Python and PyInstaller — Introduction and Troubleshooting

  • Distributing your workflow to non-technical users
  • Obfuscating your code

Introduction to PyInstaller

In this tutorial we will look at compiling Python code using PyInstaller. PyInstaller is a specially designed compiler for Python code that can compile for Windows, MacOS, and Linux systems. This tutorial will be done using the Windows operating system. There are some small differences when compiling which unfortunately I cannot cover because I do not own a MacOS system. We will look at how to troubleshoot problems that are often encountered when compiling and how to troubleshoot them. I will also go over a few basic steps and considerations if you are considering compiling your Python code.

pip install pyinstaller
pyinstaller [python_file]
pyinstaller [python_file] --onefile

PyInstaller Spec File

For more advanced users there is the spec file. This file is created when you run the PyInstaller command on a Python script. It essentially tells the compiler how to compile your script and where to look for relevant data. You can also make a spec file before compiling so you can compile the parameters beforehand. You can create just a spec file using this command which will generate a spec file in the current working directory of the command prompt:

pyi-makespec [python_file]
  • Line 5: The filename of the Python script being compiled
  • Line 6: The directory of the Python script being compiled
  • Line 7–8: Additional binary and non-binary files. Binary files are often .dll files. You can try manually linking as mentioned above or link them here. Additional non-binary files can include pictures, database files, or others. If you get errors about missing files you should include them here.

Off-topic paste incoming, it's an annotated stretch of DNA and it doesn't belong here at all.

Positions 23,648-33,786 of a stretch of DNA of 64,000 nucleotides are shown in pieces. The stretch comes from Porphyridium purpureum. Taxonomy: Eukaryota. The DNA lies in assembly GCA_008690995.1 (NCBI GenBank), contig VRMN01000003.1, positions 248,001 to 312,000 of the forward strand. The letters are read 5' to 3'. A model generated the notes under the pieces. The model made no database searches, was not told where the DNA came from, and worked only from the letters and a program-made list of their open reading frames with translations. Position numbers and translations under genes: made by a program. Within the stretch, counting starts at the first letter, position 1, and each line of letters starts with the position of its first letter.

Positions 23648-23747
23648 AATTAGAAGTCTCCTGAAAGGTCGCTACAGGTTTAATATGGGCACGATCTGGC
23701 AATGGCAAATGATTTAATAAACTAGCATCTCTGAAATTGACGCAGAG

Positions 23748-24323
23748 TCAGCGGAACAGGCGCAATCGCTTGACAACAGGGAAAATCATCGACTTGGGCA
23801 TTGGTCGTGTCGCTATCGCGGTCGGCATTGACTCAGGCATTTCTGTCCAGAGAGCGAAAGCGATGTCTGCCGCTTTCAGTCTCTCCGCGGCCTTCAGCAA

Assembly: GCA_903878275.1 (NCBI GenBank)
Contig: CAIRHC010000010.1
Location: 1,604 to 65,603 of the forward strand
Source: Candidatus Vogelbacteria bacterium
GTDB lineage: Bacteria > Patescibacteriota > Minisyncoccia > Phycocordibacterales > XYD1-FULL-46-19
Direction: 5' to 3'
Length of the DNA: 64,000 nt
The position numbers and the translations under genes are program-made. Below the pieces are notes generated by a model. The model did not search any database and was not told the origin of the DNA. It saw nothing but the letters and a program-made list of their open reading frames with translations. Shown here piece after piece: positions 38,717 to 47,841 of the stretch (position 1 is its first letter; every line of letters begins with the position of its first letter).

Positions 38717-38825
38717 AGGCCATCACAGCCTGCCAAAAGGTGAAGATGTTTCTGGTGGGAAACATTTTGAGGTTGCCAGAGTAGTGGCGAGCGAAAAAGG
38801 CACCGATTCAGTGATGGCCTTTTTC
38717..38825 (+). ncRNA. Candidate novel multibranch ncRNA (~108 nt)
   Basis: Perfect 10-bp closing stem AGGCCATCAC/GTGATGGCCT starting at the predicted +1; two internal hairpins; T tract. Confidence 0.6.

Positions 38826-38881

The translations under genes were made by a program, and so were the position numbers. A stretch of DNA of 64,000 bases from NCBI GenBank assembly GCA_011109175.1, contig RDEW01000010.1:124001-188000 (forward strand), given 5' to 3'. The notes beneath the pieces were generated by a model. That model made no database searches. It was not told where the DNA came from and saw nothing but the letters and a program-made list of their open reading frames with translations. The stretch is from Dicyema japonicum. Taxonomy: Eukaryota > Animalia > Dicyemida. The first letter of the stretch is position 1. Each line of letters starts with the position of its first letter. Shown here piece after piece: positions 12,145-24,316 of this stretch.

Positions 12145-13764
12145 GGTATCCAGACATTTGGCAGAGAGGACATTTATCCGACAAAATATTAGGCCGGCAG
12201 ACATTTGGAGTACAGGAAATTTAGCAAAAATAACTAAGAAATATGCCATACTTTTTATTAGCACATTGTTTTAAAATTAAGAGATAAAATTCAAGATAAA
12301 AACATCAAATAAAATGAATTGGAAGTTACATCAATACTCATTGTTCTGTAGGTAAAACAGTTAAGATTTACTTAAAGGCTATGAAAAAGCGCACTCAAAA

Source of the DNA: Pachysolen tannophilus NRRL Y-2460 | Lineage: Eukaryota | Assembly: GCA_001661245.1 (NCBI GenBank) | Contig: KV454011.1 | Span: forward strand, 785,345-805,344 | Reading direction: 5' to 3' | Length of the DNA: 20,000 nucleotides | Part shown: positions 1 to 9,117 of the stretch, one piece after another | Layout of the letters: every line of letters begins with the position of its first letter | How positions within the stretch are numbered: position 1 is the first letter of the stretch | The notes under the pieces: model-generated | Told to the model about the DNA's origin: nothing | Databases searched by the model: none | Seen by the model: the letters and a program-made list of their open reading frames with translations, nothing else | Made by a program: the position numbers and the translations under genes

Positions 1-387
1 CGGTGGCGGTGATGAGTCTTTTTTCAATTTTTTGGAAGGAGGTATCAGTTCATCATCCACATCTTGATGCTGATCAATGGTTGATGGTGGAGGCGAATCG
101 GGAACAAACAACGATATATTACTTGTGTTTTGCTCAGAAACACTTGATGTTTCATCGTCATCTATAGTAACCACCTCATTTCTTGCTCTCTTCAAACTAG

• Line 9: Additional imports that may be required by the compiler. Compiled software will require additional library imports compared to a non-compiled script (I will go over this later below). You should put the additional libraries here. The input is a list with each item in the list containing the name of the library as a string. For example: [‘numpy’, ‘rasterio’, ‘fiona’]
  • Line 10–11: If a library requires specific environmental variables they can be called upon here using a runtime hook. These are small scripts that manipulate the environment before your main script runs, effectively providing additional top-level code to your script. I often use them to manipulate the environment parameters using something like: os.environ[‘PARAM_NAME’] . There is more info later in this tutorial regarding this section.
pyinstaller your-spec-file.spec

Planning and Testing for PyInstaller

If you are even thinking about compiling Python code you have to plan it and test the Python libraries that are going to be compiled. Python and its libraries are not designed to be compiled so there will often be problems when you try to compile libraries. There may be cases that a compiled program may need additional imports compared to your original Python code. There may be cases that libraries may just completely fail to compile for some unknown reason. Sometimes libraries like pandas will need unique solutions.

General test workflow

Troubleshooting the ModuleNotFoundError

In this section I will focus on the ModuleNotFoundError error — a common issue I encounter when compiling. In this case, the compiled program needs additional imports for it to work. This is a rather easy problem to fix but can be tedious because you have to re-compile your program every time you troubleshoot.

cd "your/project/folder/here"
pyinstaller import_tests.py
Output of PyInstaller while it is compiling our script
New files and folders in the project folder after compilation
cd "your/dist/folder"
import_tests.exe
ModuleNotFoundError when importing Rasterio. Traceback reveals rasterio._shim is missing
pyinstaller import_tests.py
The missing import is highlighted in red
New line of code seen in line 3

Setting Environment Parameters with Runtime Hooks

As seen in the section above. The import errors were fixed but there is now an error related to missing files. The library is looking for the files but PyInstaller did not configure this, it has to be set manually. This has to be done in a separate file. If you change the environment within your main Python script PyInstaller will ignore it.

Final Thoughts

Hopefully this clears up things on PyInstaller and what you should look out for when compiling Python code. I have gotten suggestions on other compilers but those can be for another time.

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Panji Brotoisworo

Panji Brotoisworo

Researcher working on geospatial sciences and general programming